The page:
Test subjects participated in an 8 week mindfulness meditation program and for the first time massive changes inside the brain’s gray matter were documented. According to Sara Lazar, changes in brain structure may underlie some of the reported improvements and that people are not just feeling better because they are relaxing. According to the article, participants spent an average of 27 minutes per day practicing mindfulness exercises and this produced an increase in gray matter density in the hippocampus (an area associated with introspection, self-awareness, and compassion). “Participant-reported reductions in stress also were correlated with decreased gray-matter density in the amygdala, which is known to play an important role in anxiety and stress. None of these changes were seen in the control group, indicating that they had not resulted merely from the passage of time.” Read article
Breathing is an unusual body function in that it is both voluntary and involuntary. When we change how we breathe, we can change how breathing impacts our body. Deep breathing can counter our fight or flight response. Controlled breathing can thus help manage stress and the damage prolonged stress can have on the brain. Controlled breathing can help manage anxiety, lower blood pressure and heart rate, which in turn can help prevent stroke and lower risk of a cerebral aneurysm, as well as spark brain growth in areas associated with attention and processing sensory input, particularly in older individuals. Lastly, controlled breathing can alter gene expression with regard to insulin secretion, energy metabolism, and immune function. Read article
Relaxing protects your heart, reduces your risk of catching a cold, boosts your memory, lowers stroke risk, may help ward off depression, help one make better decisions, help keep you slim, eases acne, will help keep you “in the mood,” and could slow breast cancer. Chronic stress lasting over a month but under six months doubled a person’s chance of getting a cold. It appears stress decreases the body’s ability to fight inflammation. Stress can also impair the centers of the brain involved in memory and learning. The article also suggested that prolonged exposure to the stress hormone cortisol can reduce levels of serotonin and dopamine, which are linked to depression. Stress is also likely to exacerbate mood problems in individual’s with a history of depression and could trigger a relapse. Stress can change how one views risks and rewards and can cloud judgment when making a decision. Stressed individuals tend to focus on the positive and not take into proper consideration the cons of his or her decision. Cortisol, the stress hormone, increases appetite, and may even specifically encourage junk food cravings. Stress can make individuals crave comfort foods while also making it harder to resist those cravings. Stress increases the amount of oil produced by the skin and can decrease libido. Relaxing may aid in slowing the progression of breast cancer and may also speed recovery. Read Article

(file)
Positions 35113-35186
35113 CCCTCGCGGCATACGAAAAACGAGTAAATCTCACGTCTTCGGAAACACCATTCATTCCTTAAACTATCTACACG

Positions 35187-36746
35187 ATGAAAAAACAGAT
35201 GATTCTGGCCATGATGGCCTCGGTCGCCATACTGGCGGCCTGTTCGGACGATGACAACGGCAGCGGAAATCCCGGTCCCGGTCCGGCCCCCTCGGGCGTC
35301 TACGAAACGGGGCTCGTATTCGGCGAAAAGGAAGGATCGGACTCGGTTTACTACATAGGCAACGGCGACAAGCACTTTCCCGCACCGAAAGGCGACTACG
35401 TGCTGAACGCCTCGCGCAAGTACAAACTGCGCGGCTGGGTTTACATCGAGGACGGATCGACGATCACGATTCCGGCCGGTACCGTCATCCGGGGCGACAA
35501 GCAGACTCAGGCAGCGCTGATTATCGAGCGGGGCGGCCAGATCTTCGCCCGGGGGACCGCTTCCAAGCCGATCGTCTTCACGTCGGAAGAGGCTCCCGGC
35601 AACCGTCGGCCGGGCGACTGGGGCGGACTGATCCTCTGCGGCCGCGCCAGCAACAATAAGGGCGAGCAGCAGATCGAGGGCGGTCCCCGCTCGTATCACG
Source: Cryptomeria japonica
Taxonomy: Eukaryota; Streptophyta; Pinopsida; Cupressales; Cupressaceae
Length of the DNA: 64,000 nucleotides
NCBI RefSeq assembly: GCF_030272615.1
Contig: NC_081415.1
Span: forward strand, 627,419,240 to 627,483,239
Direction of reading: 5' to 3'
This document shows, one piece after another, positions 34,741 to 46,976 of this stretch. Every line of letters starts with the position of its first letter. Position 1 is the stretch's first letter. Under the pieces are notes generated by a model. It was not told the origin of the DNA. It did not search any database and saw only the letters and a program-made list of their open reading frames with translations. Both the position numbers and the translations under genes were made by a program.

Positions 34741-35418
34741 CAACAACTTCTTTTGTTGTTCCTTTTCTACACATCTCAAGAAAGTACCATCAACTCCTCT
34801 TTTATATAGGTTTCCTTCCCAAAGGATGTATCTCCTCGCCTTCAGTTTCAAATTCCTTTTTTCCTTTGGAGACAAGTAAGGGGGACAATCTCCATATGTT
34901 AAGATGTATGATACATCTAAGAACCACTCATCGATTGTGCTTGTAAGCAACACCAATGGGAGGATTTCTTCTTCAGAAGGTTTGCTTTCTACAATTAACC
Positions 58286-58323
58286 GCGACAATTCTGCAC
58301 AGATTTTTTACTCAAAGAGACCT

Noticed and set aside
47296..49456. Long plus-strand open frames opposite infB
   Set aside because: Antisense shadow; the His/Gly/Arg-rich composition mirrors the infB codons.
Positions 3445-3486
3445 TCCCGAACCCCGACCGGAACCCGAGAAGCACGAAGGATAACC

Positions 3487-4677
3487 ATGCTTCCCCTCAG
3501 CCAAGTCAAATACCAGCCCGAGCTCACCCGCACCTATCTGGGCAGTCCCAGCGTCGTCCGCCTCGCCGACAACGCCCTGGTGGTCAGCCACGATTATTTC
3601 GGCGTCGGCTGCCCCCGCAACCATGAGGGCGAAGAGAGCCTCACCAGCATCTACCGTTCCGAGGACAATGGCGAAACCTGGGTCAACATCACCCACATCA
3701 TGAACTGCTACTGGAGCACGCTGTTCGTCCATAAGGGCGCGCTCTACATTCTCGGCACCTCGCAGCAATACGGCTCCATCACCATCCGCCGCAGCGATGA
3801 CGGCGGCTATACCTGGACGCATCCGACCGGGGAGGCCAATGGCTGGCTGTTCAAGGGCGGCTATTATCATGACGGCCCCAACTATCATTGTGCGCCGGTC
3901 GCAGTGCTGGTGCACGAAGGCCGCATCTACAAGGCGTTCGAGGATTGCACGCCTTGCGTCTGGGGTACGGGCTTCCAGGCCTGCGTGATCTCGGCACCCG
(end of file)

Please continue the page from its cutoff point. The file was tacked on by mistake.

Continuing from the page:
According to the author, self care only works when you listen to your body, and do what you want without resistance. It is important to do this because it is your body’s way of telling you that you need a break. It is important to take the time to check for stress in your body. The article recommends giving yourself a 60 second break three times a day.
Article offers tips to increase brain health: Do not engage in behaviors that damage the brain: illegal drugs, smoking, stress, sleep deprivation, soft drinks, sedentary lifestyles, excessive alcohol, junk food, high blood pressure, high cholesterol levels, obesity, loneliness, pessimism and negative self-talk. Put yourself in mentally, physically, and socially stimulating environments. Make good dietary choices. Maintain a healthy weight. Exercise. Engage in lifelong active learning. Do things differently/change routines. Engage in learning new skills on a daily basis. It is possible to train and regain lost brain functioning. Get enough sleep and calm the mind. Engage in lifelong social interaction and meaningful connection with others. “The brain is a teleological device—it is fed by having goals to strive for and aspirations to work towards. The clearer we are about where we want to go and what we want to achieve, the more effective the brain is in accomplishing the required tasks.” Direct self-talk to support goals. Be thankful and grateful. Engage in mental practice to help with tasks. Be passionate, excited, and enthusiastic.
Learn more about new brain thought technology with the articles and research that are listed on this page.